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More on the Barnhill Roundhouse

March 4, 2009

Part one of the Roundhouse report here...

The round house was basically defined by an inner semi-circular, contiguous footing trench with a single outer ring of postholes. Unfortunately the entire site to the east had been excavatedby machine  for the foundation of the reservoir leaving only the western half of the house remaining. The internal diameter of the house measured 11m and the outer external measurement was approximately 16m. Internally, there were a number of features including a NE/SW linear slot trench with a complex of post holes, pits, amorphous spreads and two rock outcrops around a centrally located posthole that may have functioned as the primary roof support. There was no real evidence for an obvious surface or beaten earth floor.

The internal footing trench, which presumably would have supported a post and wattle wall consisted of a cut and single fill. The cut (C168)  for the trench was semi-circular in plan arcing with a consistent radius of 5.5m around a central posthole (C199). The cut varied in width, profile and depth but generally it had a gradual break of slope with irregular sides ranging from near vertical to concave with an average 60°-80° slope breaking to an uneven base. The upper width varied from a minimum of 0.15m to a maximum 0.42m with an average of 0.28m wide. The fill (C167) was generally uniform in composition albeit with minor variations in colour due to its proximity to a rock outcrop. The fill was of loose to medium compaction, dark brown/grey in colour, composed of silt with medium and small stone inclusions and occasional charcoal fleck. Below (C167) found intermittently along the base of the cut was a lower firm mid orange deposit with black charcoal mottling in a silty clay matrix. There was no evidence for secondary cuts or stake holes along the length of the trench.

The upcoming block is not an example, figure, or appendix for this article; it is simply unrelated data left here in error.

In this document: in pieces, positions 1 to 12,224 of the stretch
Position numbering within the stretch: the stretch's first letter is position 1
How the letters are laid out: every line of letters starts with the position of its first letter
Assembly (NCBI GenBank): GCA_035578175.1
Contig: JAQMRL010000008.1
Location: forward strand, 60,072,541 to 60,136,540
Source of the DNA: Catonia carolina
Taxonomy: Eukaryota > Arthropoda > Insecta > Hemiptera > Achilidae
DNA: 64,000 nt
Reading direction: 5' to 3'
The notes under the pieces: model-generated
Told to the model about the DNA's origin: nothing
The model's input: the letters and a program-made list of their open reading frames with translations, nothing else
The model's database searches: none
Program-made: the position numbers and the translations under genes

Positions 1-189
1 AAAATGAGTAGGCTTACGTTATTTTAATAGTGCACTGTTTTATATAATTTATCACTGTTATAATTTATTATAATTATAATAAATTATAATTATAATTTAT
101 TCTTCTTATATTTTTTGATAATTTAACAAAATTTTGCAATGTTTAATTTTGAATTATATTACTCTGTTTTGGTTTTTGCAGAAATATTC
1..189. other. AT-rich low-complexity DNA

The outer ring of postholes consisted of approximately 19 different cuts and fills, surrounding the internal footing trench. That these occur less frequently at the southern end of the site cannot be easily explained, though one could suggest that some of the timbers were secured on a pad stone and weighed down with rocks.

barnhill-structure2

Barnhill Structure Plan

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